This is one reason why I prefer Japanese-made jeans to jeans made in, oh I don't know - let's just say Macau:
"Take the legendary Kato Jeans designed by Hiroshi Kato, who draws all his ideas in a sketchbook and takes them to a tiny downtown factory. He then sits down with the supervisor to give minute instructions on exactly what he is aiming for... A pair of Kato Jeans is hand-crafted and marvelously detailed - even the thread on the pockets is dyed to his specifications.
Mizra, also manufactured in Kyoto, combines craftsmanship, eco-friendliness and retro-Japanese motifs. The brand's designer, Yoshiyuki Iwagishi, says that the process of creation is more important than anything else and that 'torturing and killing' himself over a silhouette or a particular fit is second nature.
Mizra jeans are distinguished by a slim, elegant leg line; the antique kimono fragments used on the pockets and hems; and Iwagishi's use of traditional Japanese dyes, made from soy beans and wood charcoal, for example. No two Mizra jeans are the same because every pair is finished by hand.
After Kyoto, hard-core denim fans head west to Okayama Prefecture, the official pilgrimage site for artisanal jeans lovers.
Long known for its dye and indigo industry, Okayama is home to more than 100 family-owned factories that serve Japan's designers and such European brands like Dior Homme and Dolce and Gabbana.
Most Japanese jeans designers swear by Okayama indigo: a deep, ocean-blue shade. Most of the work in these factories is still done by hand and follow methods that are centuries-old.
Kapital started out in Okayama in 1995 and is now said to have the truest, deepest shade of blue, with understated designs that fashion critics say show a reverence for denim.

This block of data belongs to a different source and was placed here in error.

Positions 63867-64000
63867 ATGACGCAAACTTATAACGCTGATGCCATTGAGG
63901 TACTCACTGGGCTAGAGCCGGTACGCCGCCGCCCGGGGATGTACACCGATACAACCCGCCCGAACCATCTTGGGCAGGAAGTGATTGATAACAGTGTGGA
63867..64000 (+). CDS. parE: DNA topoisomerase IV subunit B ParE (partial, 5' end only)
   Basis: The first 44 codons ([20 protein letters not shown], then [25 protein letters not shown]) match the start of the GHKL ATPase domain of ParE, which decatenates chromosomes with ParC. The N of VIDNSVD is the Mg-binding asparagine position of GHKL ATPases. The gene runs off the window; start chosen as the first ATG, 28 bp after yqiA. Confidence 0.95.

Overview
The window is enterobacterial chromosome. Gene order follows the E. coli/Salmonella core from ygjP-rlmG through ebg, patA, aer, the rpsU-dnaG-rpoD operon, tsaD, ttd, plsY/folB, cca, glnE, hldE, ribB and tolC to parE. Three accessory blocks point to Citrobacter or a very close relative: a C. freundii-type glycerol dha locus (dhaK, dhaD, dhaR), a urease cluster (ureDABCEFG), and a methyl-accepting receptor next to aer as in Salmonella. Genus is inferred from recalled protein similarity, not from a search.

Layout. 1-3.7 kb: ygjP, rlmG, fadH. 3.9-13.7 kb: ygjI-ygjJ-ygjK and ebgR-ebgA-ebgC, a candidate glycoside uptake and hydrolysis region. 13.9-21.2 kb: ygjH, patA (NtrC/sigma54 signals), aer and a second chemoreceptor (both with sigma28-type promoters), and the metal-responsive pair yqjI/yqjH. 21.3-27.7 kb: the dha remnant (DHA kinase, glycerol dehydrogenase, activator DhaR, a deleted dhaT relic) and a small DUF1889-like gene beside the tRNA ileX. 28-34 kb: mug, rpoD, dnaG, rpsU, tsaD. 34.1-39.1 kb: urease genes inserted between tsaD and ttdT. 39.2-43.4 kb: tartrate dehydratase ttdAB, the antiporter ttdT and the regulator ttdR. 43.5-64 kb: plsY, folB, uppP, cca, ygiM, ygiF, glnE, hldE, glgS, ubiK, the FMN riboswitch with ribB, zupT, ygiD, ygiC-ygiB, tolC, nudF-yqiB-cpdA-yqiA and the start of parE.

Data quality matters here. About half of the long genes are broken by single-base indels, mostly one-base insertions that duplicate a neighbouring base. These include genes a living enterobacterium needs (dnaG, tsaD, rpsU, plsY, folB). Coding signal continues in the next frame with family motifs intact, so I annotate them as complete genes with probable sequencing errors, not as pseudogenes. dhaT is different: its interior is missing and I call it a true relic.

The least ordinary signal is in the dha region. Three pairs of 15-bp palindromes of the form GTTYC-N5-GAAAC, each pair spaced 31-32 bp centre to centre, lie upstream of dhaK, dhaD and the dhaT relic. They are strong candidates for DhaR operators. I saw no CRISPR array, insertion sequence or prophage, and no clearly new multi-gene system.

These days, Japanese denim faithful will own one pair of a mainstream jeans company, one pair of a foreign brand and one pair stitched to perfection by a relatively unknown artisan/designer.
At a shop called Garage, meanwhile, things have evolved beyond the simple act of selling and buying. Garage is owned by a young couple who open the shop - which combines the store, the manufacturing room and the living quarters - only for several days a month. They did not want their names to be used, saying they prefer to remain inconspicuous and have the focus be the product.
Their jeans, called 'Cracker,' are displayed on the ground floor. People can come in and try them on but no one buys a thing until the wearer and the designer look long and hard at the mirror to decide whether a particular pair fits like a charm.
If anything is amiss, in the designer's eyes, the potential buyer is politely discouraged: Sorry, no deal. One customer described the experience: "It's like unrequited love. I'm heartbroken."http://www.iht.com/articles/2006/10/...rts/Rjeans.php